Aan de kop van het van Hasseltkanaal aan de Noordelijke IJ-overs in Amsterdam lag een verlaten industrieterrein. De opgave vroeg om een duurzame stedenbouwkundige invulling voor dit gebied. In het ontwerp definiëren straten en grachten vier blokken met hoven en een park. Zo ontstaat een afwisseling van stedelijke ruimten. De ruimtelijk besloten grachten verbinden de buurt met het open IJ.
Kleinschalige verkaveling heeft zich bewezen als duurzame stedenbouw. Kavels van verschillende breedten bieden iedereen het initiatief tot het bouwen van een eigen pand. Kleine kavels zijn geschikt voor particulieren, grotere kavels voor collectief particulier opdrachtgeverschap (CPO). De grootste voor woningcorporaties en projectontwikkelaars. De opstelsom van initiatieven en de uitwisseling van programma’s op straat maakt een levendige en duurzame stad.
A bottom-up strategy for urban diversity
New developments in the Netherlands are far less exiting than existing urban neighbourhoods. Even the best examples, such as IJburg in Amsterdam, are predominantly housing areas, that lack the little additional programme and activities that make the old city so lively and enjoyable.In the twentieth century, a strong government, together with housing corporations took control of urban development in the Netherlands. In the beginning of the century, the ‘Woningwet’ made it possible for them to realize decent housing for the masses. In the post-war reconstruction, countless residential areas were built to solve the housing shortage. Since the 1990s however, government has withdrawn from public housing. But the top-down approach remains.Nowadays, three parties are involved in the making of urban areas: municipalities, developers and residents. Municipalities aim at maximizing the proceeds of the sell of land, and at the same time strive for urban quality. Property developers aim to realize buildings that sell well, trying to maximize profit and keeping risks low. Together, they make deals for the development of entire urban areas, understanding each others position and interests. And the future residents? They have no say whatsoever; they can either buy or not buy what is offered.It is time to change this and to return the initiative to those who work and live in the city, as it has been before. In 1997, Carel Weeber wrote his manifesto ‘Het Wilde Wonen’, in which he pleaded for a bottom-up approach to suburban housing. Now, exactly ten years later, Europan offers a great opportunity to start a new bottom-up strategy for urban development.We strongly believe that there is only one precondition for good plans: interesting clients. Amsterdam is a city of 700.000 people. Its inhabitants make it one of the most exhilarating, buzzing and innovating places in the world. There are literally hundreds of people out there that would love to be a part of the making of a new urban area on the Europan site. We propose to offer them an opportunity to realize their dreams. Together they can create an environment that is diverse, enjoyable and durable. On these panels we would like to explain the plan and introduce a number water, land and buildings interwovencharacterof these people to you. UrbanismThe site is located in an outer corner of the IJ. Two canals are added that interweave the site with the harbour. The canals and streets are of equal importance and define four urban blocks. The western two blocks are accessed from the outside. Their inner courts are private gardens. In the two eastern blocks, the buildings are accessed from the public courtyards. The rear of the buildings face directly onto the canals. The park on the western tip of the site is enclosed by a fence with three gates. Its water edges slope, so people can approach the water. Its interior forms a stand that protects people from the harsh winds and offers a place for festivals and games. Next to the southern gate of the park lies the entry to the metro station.A sequence of spaces is created: it starts with the huge open space of the IJ, in which one feels exposed. Next is the wide canal and its quays. Then come the smaller canals bordered by buildigs on both sides. Most sheltered are the courtyards, which are enclosed spaces.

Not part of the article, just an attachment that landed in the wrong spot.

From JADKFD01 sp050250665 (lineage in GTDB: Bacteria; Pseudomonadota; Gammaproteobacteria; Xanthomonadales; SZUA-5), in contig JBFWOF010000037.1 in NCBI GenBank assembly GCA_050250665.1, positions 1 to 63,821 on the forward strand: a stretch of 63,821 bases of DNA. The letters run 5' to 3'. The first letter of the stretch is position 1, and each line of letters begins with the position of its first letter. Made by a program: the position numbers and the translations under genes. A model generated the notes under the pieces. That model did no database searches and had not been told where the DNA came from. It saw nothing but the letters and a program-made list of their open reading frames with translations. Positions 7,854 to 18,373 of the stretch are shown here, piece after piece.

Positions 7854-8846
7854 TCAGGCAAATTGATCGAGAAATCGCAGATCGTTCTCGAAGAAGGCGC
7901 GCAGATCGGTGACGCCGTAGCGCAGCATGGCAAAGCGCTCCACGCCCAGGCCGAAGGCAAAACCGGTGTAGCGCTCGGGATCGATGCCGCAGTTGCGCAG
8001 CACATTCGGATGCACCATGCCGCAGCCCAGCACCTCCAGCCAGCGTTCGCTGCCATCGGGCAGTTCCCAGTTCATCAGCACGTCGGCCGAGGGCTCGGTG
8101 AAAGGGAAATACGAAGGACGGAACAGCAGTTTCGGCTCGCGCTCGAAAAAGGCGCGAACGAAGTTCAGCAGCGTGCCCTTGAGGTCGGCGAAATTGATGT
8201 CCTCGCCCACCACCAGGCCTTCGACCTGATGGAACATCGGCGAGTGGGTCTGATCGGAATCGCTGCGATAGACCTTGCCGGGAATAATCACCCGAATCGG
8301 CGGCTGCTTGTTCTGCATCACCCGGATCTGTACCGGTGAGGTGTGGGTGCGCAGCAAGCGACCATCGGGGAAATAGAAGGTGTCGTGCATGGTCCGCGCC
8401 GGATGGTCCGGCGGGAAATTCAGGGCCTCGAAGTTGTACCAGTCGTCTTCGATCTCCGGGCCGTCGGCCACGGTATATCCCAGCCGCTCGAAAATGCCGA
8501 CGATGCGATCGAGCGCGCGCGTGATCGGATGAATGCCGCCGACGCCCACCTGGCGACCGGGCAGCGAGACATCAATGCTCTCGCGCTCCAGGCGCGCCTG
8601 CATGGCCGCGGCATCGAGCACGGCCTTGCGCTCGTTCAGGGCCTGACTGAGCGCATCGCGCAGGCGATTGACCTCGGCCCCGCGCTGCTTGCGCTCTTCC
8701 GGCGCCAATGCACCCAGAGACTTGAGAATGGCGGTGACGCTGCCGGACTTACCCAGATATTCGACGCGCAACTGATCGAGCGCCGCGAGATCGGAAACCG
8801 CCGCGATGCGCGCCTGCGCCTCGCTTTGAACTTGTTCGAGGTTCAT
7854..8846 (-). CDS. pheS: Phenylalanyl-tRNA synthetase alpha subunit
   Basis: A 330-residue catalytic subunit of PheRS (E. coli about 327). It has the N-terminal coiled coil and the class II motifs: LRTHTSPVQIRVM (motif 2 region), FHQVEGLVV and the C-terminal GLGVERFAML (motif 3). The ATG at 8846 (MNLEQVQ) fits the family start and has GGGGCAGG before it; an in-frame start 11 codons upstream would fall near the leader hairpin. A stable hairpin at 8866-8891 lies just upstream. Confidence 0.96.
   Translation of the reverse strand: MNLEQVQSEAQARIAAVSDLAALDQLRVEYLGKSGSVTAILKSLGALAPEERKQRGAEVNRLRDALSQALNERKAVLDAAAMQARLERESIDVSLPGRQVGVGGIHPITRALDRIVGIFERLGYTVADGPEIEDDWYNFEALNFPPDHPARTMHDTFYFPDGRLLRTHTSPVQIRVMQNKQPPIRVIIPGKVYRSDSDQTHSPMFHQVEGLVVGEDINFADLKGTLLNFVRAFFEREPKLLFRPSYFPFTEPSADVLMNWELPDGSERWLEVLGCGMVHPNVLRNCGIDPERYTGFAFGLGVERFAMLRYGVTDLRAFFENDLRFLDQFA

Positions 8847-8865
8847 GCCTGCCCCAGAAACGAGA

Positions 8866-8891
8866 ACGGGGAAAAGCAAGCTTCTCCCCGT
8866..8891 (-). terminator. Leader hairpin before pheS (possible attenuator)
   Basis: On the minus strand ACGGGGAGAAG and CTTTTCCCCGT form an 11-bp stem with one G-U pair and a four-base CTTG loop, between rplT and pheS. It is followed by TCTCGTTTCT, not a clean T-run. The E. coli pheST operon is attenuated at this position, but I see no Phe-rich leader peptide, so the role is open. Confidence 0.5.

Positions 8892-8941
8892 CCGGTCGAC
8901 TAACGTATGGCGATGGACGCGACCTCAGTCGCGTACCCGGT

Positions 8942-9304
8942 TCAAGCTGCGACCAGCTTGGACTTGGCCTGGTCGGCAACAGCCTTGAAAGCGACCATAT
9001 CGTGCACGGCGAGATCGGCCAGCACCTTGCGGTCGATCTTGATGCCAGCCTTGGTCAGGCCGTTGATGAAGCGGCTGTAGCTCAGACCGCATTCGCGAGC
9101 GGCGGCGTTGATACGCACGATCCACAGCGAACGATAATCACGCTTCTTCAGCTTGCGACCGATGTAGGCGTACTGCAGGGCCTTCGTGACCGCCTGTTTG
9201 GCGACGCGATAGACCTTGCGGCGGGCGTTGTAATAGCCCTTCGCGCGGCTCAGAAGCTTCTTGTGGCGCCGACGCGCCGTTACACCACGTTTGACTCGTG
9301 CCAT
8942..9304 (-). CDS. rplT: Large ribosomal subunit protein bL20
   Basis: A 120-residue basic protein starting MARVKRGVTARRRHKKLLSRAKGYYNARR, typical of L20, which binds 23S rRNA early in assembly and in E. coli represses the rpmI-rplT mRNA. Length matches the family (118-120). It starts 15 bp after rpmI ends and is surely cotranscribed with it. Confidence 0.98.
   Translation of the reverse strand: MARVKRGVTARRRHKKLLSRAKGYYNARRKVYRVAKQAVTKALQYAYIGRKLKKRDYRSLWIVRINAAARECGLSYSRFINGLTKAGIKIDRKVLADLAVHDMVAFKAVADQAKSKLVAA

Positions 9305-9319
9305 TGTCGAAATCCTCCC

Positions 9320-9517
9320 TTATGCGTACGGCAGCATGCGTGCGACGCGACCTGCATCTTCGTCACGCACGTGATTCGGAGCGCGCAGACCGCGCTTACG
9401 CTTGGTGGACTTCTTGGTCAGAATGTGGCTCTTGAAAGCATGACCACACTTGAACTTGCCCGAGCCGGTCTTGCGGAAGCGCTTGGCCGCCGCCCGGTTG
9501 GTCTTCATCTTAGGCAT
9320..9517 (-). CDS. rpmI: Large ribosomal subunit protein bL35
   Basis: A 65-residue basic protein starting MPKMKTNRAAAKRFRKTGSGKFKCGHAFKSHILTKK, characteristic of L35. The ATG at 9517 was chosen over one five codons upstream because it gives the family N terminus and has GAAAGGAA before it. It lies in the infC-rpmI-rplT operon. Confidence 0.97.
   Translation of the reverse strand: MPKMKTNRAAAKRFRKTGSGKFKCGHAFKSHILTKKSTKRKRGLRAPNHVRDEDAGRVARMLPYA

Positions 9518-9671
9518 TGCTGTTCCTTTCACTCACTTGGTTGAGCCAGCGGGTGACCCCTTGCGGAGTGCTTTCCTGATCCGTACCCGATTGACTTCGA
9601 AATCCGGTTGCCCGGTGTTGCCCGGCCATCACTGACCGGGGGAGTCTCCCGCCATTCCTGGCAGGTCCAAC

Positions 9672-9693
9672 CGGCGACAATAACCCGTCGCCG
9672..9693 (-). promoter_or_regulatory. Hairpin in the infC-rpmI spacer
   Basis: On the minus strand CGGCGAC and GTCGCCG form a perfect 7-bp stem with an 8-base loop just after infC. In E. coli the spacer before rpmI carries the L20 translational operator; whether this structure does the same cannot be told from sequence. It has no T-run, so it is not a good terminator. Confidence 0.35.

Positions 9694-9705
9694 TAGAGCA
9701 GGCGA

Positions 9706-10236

Parceling out the location
The south western block forms the Europan location. In the interior of the block lies a communal parking garage. It is built on the ground level, making it simple and affordable. On top lies a communal garden. The edge of the block is divided into different parcels: big ones for big buidings and smaller ones for townhouses. Residential, commercial and mixed-use buildings can be built on the parcels.A building can be made from 1 to 5 units of 5.4 meters in width. A typological study on this panel shows an array of possibilities in both residential and commercial buildings. The proposed building hight is around 20 meters, allowing every building a maximum of 5 to 6 stories. Each building has its own party walls, offering not only good sound insulation from the neighbours, but also allowing the replacement of the building in the future. This makes the urban scheme durable. Within every building, clients are encouraged to use colums instead of solid walls. This allows all kinds of usage of the floor plans and makes the buildings themselves durable. Shallow buildings up to 15 meters depth stand right up against the garage. Deeper buildings, up to 23 meters, can be made by building partly on top of it. The 5.4 meter grid is convenient for both the parking garage and the buildings. The plinth of every building is 4.5 meters high. Next to entrances of the individual buildings, it houses commercial spaces suitable for businesses and shops. Every building can have a direct entrance from the garage and a back door opening onto the communal garden.